Well, this is an illusion. The "cheap energy", no matter how it comes, is essential for modernity and to some extend, the very development of humanity itself. Imaging that from now on we can only rely on natural photosynthesis, directly or indirectly, as the only energy source, as it is promoted, to grow your food locally and "organically", this means 90% of the population must be farmers, as this is the percentage of farmer to non-farmer in the pre-industrialized society growing "organic" food to supply themselves, and such value is kept at almost constant for centuries. With only 1 in 10 of the people involved in possible organizational work, wide spread deurbanization is almost inevitable. Without the concentration effect of cities, all human advancement in science and technology will be greatly slowed down, as well as education, health care and countless factors one can imagine.

    The optimistic view of the Indian woman in the doc to me sounds just as foolish as what she is criticizing. Of course now one can sit comfortably in a nice room in front of the camera talking about transition, without really understand the difficulties. Those people who really got their hands dirty trying to grow their own food immediately realized how difficult it is to completely support themselves. As already described in the doc, what they had achieved is to grow some vegetables for the dinner. To grow enough food completely feed oneself without using fossil fuel would require one's full time devotion.

    And again, such society cannot be really democratic either. The democracy is the luxury of non-farmers, who has enough time to receive extra education, to acquire information, to attend debates, to think on issues not directly related to growing food and so on. It is hardly conceivable that in such society democracy, if it would exist, would probably make any sense at all.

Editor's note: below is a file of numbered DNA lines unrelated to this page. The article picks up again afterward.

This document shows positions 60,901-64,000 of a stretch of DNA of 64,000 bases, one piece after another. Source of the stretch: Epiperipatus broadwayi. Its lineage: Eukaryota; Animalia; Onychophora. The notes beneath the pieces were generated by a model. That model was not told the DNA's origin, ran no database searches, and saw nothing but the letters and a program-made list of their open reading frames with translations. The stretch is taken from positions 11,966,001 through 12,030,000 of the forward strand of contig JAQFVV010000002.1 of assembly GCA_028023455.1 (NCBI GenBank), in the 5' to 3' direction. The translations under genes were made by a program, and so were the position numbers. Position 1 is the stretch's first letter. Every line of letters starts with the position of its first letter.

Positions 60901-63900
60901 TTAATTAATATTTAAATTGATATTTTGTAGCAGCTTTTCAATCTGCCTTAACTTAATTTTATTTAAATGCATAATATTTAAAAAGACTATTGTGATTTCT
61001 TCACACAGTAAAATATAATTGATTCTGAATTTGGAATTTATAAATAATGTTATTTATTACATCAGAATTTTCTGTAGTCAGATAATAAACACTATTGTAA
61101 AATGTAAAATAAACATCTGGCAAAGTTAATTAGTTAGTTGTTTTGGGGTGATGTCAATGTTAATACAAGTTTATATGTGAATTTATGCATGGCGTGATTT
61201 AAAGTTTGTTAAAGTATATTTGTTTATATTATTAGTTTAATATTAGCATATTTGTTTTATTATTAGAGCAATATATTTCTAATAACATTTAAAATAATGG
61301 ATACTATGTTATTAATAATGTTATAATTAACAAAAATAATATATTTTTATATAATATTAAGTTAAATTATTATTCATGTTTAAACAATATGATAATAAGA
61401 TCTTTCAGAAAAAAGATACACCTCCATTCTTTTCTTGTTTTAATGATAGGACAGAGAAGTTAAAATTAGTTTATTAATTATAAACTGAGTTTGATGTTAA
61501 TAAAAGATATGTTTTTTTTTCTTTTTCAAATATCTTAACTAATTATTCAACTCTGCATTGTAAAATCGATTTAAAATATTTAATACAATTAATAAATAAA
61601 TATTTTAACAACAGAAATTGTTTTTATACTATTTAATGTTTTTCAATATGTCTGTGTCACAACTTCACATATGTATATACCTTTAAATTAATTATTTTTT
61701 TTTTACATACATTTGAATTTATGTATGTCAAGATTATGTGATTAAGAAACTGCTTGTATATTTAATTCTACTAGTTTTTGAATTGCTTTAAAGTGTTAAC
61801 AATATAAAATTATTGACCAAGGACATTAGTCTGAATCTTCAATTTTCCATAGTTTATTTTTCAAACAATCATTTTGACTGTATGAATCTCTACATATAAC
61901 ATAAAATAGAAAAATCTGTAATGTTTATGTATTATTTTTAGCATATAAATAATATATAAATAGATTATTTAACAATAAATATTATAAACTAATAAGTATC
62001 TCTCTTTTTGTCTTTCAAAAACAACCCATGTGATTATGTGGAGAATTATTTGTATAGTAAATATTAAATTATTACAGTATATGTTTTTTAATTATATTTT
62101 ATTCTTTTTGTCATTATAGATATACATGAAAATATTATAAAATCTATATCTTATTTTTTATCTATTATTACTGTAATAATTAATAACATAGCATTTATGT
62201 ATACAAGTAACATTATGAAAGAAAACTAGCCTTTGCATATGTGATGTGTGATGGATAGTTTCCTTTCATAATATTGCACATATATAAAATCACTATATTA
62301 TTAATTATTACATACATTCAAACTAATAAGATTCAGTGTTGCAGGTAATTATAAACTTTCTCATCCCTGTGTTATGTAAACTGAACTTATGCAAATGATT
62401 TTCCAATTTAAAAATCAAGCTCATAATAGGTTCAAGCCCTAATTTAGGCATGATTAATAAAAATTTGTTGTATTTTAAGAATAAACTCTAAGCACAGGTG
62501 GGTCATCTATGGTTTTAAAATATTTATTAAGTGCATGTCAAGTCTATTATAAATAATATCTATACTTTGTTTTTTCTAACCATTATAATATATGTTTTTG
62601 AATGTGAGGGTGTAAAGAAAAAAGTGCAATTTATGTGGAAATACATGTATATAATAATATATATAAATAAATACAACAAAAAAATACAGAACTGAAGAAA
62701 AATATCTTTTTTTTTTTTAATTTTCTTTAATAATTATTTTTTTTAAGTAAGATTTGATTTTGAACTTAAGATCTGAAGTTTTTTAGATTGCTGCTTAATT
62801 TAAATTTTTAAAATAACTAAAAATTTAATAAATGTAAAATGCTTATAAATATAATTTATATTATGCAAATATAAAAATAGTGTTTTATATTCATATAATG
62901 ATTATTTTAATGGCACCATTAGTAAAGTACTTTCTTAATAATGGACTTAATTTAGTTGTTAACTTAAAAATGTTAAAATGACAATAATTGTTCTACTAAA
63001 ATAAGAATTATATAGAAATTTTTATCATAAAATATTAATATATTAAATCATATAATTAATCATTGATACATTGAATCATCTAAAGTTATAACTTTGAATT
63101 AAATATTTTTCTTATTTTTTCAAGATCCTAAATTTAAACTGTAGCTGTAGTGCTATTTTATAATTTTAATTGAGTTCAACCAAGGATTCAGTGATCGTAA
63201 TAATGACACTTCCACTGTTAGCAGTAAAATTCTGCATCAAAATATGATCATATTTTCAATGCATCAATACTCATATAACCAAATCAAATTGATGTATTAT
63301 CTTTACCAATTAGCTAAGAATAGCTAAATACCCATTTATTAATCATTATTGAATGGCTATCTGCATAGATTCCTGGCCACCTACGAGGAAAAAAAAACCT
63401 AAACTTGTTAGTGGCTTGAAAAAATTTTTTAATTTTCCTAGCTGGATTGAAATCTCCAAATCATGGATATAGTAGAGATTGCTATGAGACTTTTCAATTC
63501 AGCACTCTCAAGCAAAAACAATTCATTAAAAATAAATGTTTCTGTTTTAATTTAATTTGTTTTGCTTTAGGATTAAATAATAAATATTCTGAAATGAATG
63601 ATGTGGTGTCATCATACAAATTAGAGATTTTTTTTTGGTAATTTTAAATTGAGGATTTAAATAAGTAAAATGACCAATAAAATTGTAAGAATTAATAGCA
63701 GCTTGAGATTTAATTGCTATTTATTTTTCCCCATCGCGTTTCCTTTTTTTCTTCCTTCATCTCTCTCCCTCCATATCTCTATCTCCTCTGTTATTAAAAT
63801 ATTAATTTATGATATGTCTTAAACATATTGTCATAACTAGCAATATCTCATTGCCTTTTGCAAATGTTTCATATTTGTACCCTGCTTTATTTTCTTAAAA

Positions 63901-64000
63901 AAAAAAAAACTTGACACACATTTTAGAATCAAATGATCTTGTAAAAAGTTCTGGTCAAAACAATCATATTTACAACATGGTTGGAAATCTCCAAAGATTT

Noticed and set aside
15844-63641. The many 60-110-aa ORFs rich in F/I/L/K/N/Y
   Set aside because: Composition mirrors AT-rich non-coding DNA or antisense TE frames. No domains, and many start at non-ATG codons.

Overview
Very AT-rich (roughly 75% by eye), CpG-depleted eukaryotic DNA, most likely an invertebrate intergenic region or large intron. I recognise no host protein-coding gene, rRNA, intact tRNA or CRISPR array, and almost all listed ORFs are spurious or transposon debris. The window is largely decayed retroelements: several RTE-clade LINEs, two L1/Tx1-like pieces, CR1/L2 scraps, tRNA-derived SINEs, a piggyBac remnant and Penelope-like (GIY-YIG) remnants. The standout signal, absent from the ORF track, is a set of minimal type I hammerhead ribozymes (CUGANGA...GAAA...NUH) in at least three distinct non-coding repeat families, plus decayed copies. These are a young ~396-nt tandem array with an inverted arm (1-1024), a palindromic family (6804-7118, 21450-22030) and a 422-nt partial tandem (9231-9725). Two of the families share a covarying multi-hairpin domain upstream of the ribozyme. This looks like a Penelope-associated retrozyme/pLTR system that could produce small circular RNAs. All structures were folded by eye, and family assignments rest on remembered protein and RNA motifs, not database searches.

I think, the transition should be rather to new energy source and related infrastructure. No matter if it is renewable or nuclear, it must be still cheap, or cheaper. A transition to expensive energy society will lead to no where.

  6. bringmeredwine

    You are so right about how difficult it would be for someone to supply all the food they need and the challenges one would face who lives in an urban environment.
    A person could be very creative, using old tires or home made boxes for planting in, but would they be enough to totally sustain themselves?
    I have a very decent-sized back yard, but cannot afford the mountains of soil and compost needed to create a large enough garden.
    I have to sprinkle seeds here and there in my existing flower beds. .Even if there was a community plot available, its still lots of money to buy what I would need to cultivate it. Not to mention the risk of thievery and vandalism that exists here.
    I grow food at my camp, again, very expensive to buy the soil, and am not always there to water it; plus its difficult to haul the needed water.
    At least whatever I do manage to grow is not transported to me from across the country in a smelly diesel truck.
    I'm no environmental hero, believe me!

  7. Bert

    Hello, I think in general it is just a matter of change the view of things. The real big change is still out there but it won't happen if there is no change in our individual inner consciousness.

    Oil and energy needs could be covered with alternative produced energy. Governments should prepare but in my opinion they don't do so. I don't really know how we could replace this needs but of course independent experts could
    give you an answer. It's just nobody listening to them or is interested in give them funds as oil compannies really controls this matter.

    So there has to be political changes as well. Same with agriculture. If you plant food for you it is fine but of course it is just a little step and bigger companies should follow and so on. As a single person we should think positivly. Of course if there is no land in an urban sourrounding what should we do ? Take the land ? At least buy products